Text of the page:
I’ve had several dolly people lately say something to me like “I want my Martie.” These nice folks don’t actually want my actual Martie, of course (and even if they did, they can keep wanting, it isn’t happening), they want their own—a companion doll like Martie is to me.
I’ve called Martie my dolly BFF, which is pretty much spot on. She goes most places with me (on those odd times when I decide to leave the house; I’m generally a pretty happy hermit), hangs out on my worktable with me, and is, of course, my most photographed doll. She has more clothes than any other doll I own, most of which I made to suit her character, which is impish, smart, sweet, and active.
So how do you get your very own dolly BFF?
I really don’t know.
I know what happened to me, once I got Martie—I started to take her places, and take pictures of what we did and what she’d gotten into. The very first one is here, before she got her name, and it set the tone—Let’s go see the world! Sometime later, I was looking for something to keep me blogging more regularly, and hit on the 61 Days of Martie idea. I know people have done The Year of…. blogs (and books), but I rather doubted my ability to keep anything like that going for a year. So I made a public commitment to a significant but much shorter time, and started.
Spend two months with a certain doll every day, everywhere you are, thinking of new things and places and situations and outfits, and that doll is going to grow as a character, and a relationship with that character will grow, as well. It’s that simple, and that difficult.
Who is Martie as a character? I don’t have a back story or a précis of her story arc. She’s just Martie, a very small, much younger friend of mine whom I take care of. She’s got some of my characteristics, like cheekiness and love of art, and some others that bring me out of my myself a little more, like willingness to explore (really, I can go weeks without leaving my house and be a happy little tater) and a refreshed wide-eyed wonder, because everything is new to her.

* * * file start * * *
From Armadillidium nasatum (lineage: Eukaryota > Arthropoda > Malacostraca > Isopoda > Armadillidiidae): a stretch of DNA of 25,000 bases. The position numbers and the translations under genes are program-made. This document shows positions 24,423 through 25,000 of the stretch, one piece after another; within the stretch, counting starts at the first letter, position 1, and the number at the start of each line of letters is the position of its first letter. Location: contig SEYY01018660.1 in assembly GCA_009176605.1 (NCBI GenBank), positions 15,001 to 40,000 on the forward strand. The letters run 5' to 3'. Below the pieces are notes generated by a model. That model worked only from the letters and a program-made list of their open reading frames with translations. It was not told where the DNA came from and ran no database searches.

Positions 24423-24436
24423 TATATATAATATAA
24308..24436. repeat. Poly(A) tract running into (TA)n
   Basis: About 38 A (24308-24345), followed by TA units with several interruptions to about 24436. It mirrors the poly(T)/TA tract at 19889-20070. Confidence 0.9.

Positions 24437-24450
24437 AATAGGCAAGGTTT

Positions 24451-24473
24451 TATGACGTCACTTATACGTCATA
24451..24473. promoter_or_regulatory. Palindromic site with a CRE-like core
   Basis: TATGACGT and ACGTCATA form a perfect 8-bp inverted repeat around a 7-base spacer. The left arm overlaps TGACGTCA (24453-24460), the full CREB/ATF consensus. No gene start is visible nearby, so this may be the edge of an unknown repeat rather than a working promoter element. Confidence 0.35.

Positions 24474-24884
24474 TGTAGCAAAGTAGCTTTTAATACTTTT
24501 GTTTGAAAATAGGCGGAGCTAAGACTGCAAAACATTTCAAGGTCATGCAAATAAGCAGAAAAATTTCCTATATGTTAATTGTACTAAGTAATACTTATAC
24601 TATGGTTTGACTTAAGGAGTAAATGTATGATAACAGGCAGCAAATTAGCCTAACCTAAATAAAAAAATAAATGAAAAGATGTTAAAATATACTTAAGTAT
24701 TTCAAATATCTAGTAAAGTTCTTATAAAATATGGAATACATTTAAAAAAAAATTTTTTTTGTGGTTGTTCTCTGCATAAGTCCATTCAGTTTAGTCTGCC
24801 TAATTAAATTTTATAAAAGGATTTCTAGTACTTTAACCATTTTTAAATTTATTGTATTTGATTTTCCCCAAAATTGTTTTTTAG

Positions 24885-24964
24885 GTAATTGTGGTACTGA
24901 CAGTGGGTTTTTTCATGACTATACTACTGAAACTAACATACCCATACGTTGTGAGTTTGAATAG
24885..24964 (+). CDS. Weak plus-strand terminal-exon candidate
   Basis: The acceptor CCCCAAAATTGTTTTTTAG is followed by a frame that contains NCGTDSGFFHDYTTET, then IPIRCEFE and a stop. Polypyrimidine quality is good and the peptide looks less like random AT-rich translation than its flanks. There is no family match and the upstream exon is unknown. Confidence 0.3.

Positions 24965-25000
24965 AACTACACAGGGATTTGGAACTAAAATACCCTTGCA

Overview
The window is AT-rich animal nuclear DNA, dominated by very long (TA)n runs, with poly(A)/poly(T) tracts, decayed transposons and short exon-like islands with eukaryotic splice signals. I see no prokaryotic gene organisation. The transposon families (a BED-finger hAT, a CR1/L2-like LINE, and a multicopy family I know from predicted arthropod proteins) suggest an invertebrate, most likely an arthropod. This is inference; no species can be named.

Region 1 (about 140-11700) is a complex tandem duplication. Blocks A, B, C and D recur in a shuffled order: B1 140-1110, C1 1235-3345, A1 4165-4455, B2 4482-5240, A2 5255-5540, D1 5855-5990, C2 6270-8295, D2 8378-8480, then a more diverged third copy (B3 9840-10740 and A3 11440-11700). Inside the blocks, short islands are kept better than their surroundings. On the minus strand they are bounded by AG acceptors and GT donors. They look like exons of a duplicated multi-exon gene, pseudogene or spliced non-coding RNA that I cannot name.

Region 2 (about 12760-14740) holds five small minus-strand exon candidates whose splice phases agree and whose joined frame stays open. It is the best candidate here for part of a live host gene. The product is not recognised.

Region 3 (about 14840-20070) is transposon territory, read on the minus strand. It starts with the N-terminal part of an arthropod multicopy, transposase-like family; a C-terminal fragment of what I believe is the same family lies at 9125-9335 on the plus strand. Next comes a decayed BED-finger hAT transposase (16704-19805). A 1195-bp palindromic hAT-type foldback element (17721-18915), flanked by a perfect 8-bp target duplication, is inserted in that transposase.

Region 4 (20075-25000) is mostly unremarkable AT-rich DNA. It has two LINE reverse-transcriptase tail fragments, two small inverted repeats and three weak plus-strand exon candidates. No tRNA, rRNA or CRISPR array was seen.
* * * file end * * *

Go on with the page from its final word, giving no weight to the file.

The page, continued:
To make this work, I had to have a couple of characteristics myself. I have no real shyness or fear of looking weird, and that comes in handy as an adult carrying a doll everywhere I go, posing it in places, then getting in odd physical positions to get the doll’s eye view. I also needed a willingness to look at things I’ve seen a jillion times before, and see something new for Martie to find in it.
And that, dear friends, makes me a better character, too.
Robert Tonner and his really wonderful Disney Rapunzel sculpt get a lot of credit for making a doll that I found both stunningly beautiful and very lovable, and I have to thank Jim Dandy, too, for modding a Rapunzel with blue glass eyes and making the OOAK that turned into my Martie.
A lion’s share of the credit, though, has to go to the Tonner Doll company, specifically Kevin von Duuglas-Ittu, for encouraging me in this wonderful silliness; and to the great folks on Twitter in the #dollchat community, who not only encouraged but aided and abetted.